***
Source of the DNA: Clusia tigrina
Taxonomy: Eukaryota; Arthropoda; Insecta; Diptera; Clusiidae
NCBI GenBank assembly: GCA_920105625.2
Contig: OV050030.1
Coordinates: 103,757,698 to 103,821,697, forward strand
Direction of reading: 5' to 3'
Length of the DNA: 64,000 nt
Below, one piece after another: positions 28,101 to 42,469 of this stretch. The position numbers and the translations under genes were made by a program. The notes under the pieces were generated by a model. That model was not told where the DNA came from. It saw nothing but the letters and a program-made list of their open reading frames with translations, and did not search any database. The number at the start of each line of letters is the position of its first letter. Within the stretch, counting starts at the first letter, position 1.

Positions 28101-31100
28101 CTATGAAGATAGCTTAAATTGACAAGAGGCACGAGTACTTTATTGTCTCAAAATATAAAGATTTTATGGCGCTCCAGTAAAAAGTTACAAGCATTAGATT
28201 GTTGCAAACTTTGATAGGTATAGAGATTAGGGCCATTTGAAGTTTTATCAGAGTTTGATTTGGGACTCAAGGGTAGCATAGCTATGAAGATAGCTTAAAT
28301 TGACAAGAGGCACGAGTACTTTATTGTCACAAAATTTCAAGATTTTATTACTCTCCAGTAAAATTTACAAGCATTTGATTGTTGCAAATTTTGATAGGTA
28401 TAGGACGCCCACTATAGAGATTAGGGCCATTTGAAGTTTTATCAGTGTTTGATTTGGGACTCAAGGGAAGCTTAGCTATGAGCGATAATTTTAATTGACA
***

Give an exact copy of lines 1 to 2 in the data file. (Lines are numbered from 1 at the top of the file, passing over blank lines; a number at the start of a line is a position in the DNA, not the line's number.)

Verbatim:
Source of the DNA: Clusia tigrina
Taxonomy: Eukaryota; Arthropoda; Insecta; Diptera; Clusiidae